Can Hawaii’s tourism-dependent economy be diversified, and, if so, what can state government do to support the effort?


Tourism is here to stay, however we can diversify the economy by strengthening and be more supportive of our agriculture industry, of astronomy, be fully supportive of our University System, lower the maritime transportation costs within the islands, fully support the cottage industry and much more.

What is your plan to increase affordable housing in Hawaii, and to help the counties deal with homelessness?

Encourage and assist the counties to lower the costs of their permitting system. Continue financing the State’s housing agencies to their loan programs and allowing use of state lands by developers for affordable rental projects.
The legislature has in the past created funding for homeless projects and will continue to do so, however some of the counties have not taken advantage of these funds. My hope, if elected to the return of this district, I will encourage the counties to participate in a partnership to develop more housing to deal with the homeless.

What would you propose to help protect Hawaii residents’ health during the continuing COVID-19 pandemic?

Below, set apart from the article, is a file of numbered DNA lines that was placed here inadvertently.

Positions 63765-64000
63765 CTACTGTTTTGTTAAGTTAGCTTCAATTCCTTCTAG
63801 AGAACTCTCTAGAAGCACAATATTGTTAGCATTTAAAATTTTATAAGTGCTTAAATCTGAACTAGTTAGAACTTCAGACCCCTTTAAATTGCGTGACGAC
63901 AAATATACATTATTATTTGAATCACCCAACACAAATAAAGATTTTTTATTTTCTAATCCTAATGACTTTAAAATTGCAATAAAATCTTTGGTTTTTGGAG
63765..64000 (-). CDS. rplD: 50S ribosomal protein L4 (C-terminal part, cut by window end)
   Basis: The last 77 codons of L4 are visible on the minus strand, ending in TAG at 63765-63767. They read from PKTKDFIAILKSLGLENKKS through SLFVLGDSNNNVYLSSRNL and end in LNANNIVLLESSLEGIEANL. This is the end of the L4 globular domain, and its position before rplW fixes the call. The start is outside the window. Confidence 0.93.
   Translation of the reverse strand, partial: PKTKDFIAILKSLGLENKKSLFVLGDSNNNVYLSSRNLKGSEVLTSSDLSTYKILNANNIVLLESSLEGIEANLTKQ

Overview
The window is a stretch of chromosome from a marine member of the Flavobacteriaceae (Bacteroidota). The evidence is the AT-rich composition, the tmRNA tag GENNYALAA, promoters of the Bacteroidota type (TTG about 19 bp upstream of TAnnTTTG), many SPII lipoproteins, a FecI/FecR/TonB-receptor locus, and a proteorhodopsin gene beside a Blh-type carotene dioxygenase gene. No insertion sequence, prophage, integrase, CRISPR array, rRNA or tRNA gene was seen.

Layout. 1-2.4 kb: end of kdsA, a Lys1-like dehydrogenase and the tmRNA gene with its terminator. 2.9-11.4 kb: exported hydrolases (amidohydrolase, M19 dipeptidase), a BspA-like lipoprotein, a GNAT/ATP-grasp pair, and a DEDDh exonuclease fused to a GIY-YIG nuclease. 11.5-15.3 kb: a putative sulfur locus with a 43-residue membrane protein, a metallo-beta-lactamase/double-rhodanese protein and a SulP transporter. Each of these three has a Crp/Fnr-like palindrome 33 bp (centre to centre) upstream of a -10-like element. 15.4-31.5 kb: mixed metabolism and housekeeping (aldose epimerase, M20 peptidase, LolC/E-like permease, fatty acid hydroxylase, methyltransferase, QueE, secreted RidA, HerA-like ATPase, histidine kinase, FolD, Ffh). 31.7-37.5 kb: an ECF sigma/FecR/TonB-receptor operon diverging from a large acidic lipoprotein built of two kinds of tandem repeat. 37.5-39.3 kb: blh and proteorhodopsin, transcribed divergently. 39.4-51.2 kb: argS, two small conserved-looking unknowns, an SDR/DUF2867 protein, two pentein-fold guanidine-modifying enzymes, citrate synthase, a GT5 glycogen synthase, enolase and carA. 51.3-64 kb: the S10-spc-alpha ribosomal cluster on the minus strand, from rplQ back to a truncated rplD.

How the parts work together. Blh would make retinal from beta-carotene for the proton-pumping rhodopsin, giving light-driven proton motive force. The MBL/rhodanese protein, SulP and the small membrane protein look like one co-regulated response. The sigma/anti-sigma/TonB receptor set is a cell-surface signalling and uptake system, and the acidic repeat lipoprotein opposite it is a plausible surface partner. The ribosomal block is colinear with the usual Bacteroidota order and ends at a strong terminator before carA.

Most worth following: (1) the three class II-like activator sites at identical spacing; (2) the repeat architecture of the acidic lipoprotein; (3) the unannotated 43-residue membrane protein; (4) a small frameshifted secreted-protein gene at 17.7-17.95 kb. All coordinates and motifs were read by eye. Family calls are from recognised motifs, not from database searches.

I have been and continue my announcements encouraging our residents to mask up. However there are many who disagree that there is a pandemic and refuse to be protected.
It’s a choice people have whether they remain protective or not. I believe continued funding our Department of Health in whatever means necessary communicating their message to the general public including visitors as well.

Hawaii isn’t likely to see a repeat of this year’s $2 billion revenue surplus which allowed higher-than-normal spending on state programs and projects. If elected, what will your top spending priorities be?

Continiue funding our State Hospitals, our public schools and the University system, the Offices of aging in all the counties to care for our kupuna.